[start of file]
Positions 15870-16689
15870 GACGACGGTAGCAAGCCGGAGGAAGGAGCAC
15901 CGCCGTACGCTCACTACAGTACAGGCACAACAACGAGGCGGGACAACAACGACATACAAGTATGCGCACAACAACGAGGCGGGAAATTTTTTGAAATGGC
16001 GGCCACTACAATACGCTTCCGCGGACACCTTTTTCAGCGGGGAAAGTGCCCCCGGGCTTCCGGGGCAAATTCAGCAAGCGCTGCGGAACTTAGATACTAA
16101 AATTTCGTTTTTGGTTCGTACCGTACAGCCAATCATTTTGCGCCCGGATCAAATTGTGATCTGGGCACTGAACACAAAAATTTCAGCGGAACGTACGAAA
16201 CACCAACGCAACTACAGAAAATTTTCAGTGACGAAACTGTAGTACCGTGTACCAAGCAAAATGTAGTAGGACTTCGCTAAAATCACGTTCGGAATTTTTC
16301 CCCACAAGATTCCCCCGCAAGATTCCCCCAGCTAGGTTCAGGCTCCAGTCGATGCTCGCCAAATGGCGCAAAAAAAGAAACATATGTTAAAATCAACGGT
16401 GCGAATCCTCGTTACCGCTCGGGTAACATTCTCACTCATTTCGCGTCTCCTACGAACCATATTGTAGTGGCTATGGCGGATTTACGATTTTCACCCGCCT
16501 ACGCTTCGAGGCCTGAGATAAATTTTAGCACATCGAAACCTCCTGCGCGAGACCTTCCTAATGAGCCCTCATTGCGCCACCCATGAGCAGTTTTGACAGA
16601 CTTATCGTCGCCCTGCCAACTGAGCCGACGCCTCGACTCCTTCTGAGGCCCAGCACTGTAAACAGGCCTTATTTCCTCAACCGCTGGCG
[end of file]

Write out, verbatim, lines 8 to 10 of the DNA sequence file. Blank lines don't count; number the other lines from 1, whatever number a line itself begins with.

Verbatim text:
16401 GCGAATCCTCGTTACCGCTCGGGTAACATTCTCACTCATTTCGCGTCTCCTACGAACCATATTGTAGTGGCTATGGCGGATTTACGATTTTCACCCGCCT
16501 ACGCTTCGAGGCCTGAGATAAATTTTAGCACATCGAAACCTCCTGCGCGAGACCTTCCTAATGAGCCCTCATTGCGCCACCCATGAGCAGTTTTGACAGA
16601 CTTATCGTCGCCCTGCCAACTGAGCCGACGCCTCGACTCCTTCTGAGGCCCAGCACTGTAAACAGGCCTTATTTCCTCAACCGCTGGCG